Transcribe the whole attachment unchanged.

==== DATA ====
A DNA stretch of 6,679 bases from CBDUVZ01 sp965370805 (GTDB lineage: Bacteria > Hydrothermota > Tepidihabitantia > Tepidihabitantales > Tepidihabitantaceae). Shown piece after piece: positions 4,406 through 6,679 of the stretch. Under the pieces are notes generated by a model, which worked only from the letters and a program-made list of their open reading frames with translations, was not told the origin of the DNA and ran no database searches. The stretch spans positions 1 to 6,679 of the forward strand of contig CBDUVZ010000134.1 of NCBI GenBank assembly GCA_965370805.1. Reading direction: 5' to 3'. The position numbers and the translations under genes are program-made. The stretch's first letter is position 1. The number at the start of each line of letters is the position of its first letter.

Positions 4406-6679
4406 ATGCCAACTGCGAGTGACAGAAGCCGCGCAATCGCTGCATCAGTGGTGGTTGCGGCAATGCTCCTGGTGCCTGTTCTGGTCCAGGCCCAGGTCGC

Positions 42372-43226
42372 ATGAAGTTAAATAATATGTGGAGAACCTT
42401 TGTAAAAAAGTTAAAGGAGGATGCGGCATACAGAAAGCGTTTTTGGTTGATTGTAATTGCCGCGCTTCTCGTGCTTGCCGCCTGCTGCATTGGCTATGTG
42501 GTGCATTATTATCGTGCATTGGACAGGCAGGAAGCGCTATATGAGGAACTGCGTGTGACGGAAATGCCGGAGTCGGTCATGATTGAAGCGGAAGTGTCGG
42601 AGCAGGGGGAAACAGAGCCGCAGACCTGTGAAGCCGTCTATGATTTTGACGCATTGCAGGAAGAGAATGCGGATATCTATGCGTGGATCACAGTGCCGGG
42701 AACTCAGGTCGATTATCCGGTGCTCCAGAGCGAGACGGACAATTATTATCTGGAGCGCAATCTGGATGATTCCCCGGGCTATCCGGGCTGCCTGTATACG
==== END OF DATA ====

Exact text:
A DNA stretch of 6,679 bases from CBDUVZ01 sp965370805 (GTDB lineage: Bacteria > Hydrothermota > Tepidihabitantia > Tepidihabitantales > Tepidihabitantaceae). Shown piece after piece: positions 4,406 through 6,679 of the stretch. Under the pieces are notes generated by a model, which worked only from the letters and a program-made list of their open reading frames with translations, was not told the origin of the DNA and ran no database searches. The stretch spans positions 1 to 6,679 of the forward strand of contig CBDUVZ010000134.1 of NCBI GenBank assembly GCA_965370805.1. Reading direction: 5' to 3'. The position numbers and the translations under genes are program-made. The stretch's first letter is position 1. The number at the start of each line of letters is the position of its first letter.

Positions 4406-6679
4406 ATGCCAACTGCGAGTGACAGAAGCCGCGCAATCGCTGCATCAGTGGTGGTTGCGGCAATGCTCCTGGTGCCTGTTCTGGTCCAGGCCCAGGTCGC

Positions 42372-43226
42372 ATGAAGTTAAATAATATGTGGAGAACCTT
42401 TGTAAAAAAGTTAAAGGAGGATGCGGCATACAGAAAGCGTTTTTGGTTGATTGTAATTGCCGCGCTTCTCGTGCTTGCCGCCTGCTGCATTGGCTATGTG
42501 GTGCATTATTATCGTGCATTGGACAGGCAGGAAGCGCTATATGAGGAACTGCGTGTGACGGAAATGCCGGAGTCGGTCATGATTGAAGCGGAAGTGTCGG
42601 AGCAGGGGGAAACAGAGCCGCAGACCTGTGAAGCCGTCTATGATTTTGACGCATTGCAGGAAGAGAATGCGGATATCTATGCGTGGATCACAGTGCCGGG
42701 AACTCAGGTCGATTATCCGGTGCTCCAGAGCGAGACGGACAATTATTATCTGGAGCGCAATCTGGATGATTCCCCGGGCTATCCGGGCTGCCTGTATACG